The outcome of these sessions was a conclusion that the current products and services needed to be more closely associated to each other to provide a holistic experience for users, and that a wider range of non-digital solutions would need to be considered longer term. The workshops were a key input into policy decision-making.
We created simple digital prototypes in the UCD Policy Lab – a team of people focused on approaching key policy questions using UCD practices – as a way of conducting research through design. The prototypes are used to engage a target audience and explore their responses.
Conversely, the prototypes we developed for the ‘Plan Technology for your School’ service were about refining a digital interface and interactions, to increase certainty and inform subsequent development. These were built using the GDS prototype kit, to make them as realistic as possible.
We also prototyped the deeper aspects of services, such as business or financial processes. This was especially important for the upcoming Acquiring Tech alpha, where we needed to understand how the service might work within DfE, behind the scenes. The way we employed and tested these prototypes allowed us to gather feedback to inform the design.
Content is key
We worked on the production of DfE's Digital Standards, now published. This content design work is guided by and feeds into the Government Digital Service (GDS) style guide. We also developed guidance on how to produce and write those standards, and how to work with SMEs to capture key information.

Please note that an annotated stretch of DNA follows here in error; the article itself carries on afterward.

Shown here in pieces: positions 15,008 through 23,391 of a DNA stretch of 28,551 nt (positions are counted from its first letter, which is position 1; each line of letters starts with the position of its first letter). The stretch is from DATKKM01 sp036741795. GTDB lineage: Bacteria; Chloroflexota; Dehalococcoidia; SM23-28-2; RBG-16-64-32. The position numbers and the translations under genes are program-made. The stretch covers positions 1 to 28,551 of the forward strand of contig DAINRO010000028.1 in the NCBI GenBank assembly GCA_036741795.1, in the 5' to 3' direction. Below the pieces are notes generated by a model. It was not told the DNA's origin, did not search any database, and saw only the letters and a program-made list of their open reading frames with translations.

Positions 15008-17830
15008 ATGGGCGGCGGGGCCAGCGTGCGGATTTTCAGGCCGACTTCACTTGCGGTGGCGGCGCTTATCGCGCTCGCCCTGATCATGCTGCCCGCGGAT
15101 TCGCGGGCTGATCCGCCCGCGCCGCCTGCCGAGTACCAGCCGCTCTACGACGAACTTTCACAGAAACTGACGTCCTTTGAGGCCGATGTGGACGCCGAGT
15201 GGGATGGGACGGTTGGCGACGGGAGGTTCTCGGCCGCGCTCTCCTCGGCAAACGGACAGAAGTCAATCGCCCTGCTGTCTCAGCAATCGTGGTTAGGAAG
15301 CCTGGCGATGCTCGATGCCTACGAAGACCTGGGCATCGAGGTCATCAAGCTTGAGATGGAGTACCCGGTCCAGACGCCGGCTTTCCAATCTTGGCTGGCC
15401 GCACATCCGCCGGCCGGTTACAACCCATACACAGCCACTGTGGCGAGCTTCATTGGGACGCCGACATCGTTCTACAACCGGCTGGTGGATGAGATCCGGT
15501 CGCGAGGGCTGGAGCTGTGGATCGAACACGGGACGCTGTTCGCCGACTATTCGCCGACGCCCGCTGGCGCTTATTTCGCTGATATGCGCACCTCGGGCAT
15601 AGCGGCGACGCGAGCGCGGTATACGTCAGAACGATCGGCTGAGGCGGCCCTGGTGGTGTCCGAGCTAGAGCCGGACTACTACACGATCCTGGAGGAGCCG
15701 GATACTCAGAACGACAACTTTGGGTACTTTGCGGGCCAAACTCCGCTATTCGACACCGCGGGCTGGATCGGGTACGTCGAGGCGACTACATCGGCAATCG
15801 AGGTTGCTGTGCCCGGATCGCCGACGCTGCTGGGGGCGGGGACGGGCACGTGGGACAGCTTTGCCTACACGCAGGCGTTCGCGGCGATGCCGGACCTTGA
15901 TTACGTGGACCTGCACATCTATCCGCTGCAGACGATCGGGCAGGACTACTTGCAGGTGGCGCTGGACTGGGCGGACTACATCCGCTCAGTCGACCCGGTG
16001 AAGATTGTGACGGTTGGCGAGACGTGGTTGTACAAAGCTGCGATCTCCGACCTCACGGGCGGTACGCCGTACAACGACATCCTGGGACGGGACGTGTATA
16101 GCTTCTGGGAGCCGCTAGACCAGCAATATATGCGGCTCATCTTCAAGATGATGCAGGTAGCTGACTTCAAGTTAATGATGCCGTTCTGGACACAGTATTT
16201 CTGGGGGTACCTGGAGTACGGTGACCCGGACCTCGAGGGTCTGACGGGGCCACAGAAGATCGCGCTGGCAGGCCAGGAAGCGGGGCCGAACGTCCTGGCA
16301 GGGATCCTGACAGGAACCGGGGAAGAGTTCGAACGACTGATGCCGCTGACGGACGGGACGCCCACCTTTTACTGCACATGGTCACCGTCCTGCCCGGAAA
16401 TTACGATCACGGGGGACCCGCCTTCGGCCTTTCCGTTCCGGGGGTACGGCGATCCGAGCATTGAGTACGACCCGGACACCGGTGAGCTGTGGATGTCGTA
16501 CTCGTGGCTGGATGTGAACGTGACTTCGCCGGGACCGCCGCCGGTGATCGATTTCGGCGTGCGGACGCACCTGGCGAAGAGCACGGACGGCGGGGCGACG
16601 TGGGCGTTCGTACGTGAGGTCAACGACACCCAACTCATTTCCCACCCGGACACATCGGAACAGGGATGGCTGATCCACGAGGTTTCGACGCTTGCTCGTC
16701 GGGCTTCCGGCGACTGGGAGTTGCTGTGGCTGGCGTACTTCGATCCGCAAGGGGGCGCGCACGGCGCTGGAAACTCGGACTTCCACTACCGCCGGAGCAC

Furthermore, we introduced and continue to build on a robust and reliable review process, which includes comprehensibility testing of the content itself, to ensure we’re using plain English. This means that DfE can be as confident as possible that staff in schools will understand these Digital Standards.
Design histories for the Digital Standards are available to view at:
- Reviewing the format and content of our standards (education.gov.uk)
- What makes a standard...a standard? (education.gov.uk)
Integration and collaboration as a key to success
The success of our work with DfE hinged on strong, multi-disciplinary teams. We recognised the value of diverse perspectives and actively fostered integration across disciplines. Structured project inceptions ensured teams gelled effectively, while collaborative artefacts like the Target Model (a joint effort between DfE subject matter experts, user researchers, service designers, data analysts, and content designers) acted as boundary objects, bridging the gap between roles and facilitating shared understanding.
The UCD Policy Lab exemplified our commitment to integration, bringing our UCD practitioners together with DfE's policy colleagues to co-create solutions that meet both policy goals and user needs. An example of this work is the STS Plan Technology service, currently in BETA testing, which helps schools evaluate the technology they use and provides them recommendations to develop it further. The development and launch of the Digital Standards and the ongoing work to join these up with Plan Technology also illustrate the value of such a collaborative approach.
Our service design journey with DfE is ongoing, but the foundation we've built on user focus, prototyping, and multi-disciplinary collaboration is paving the way for meaningful service delivery in the National Schools portfolio. By continually building bridges between policy intent and service outcomes, we are empowering schools and navigating challenges together.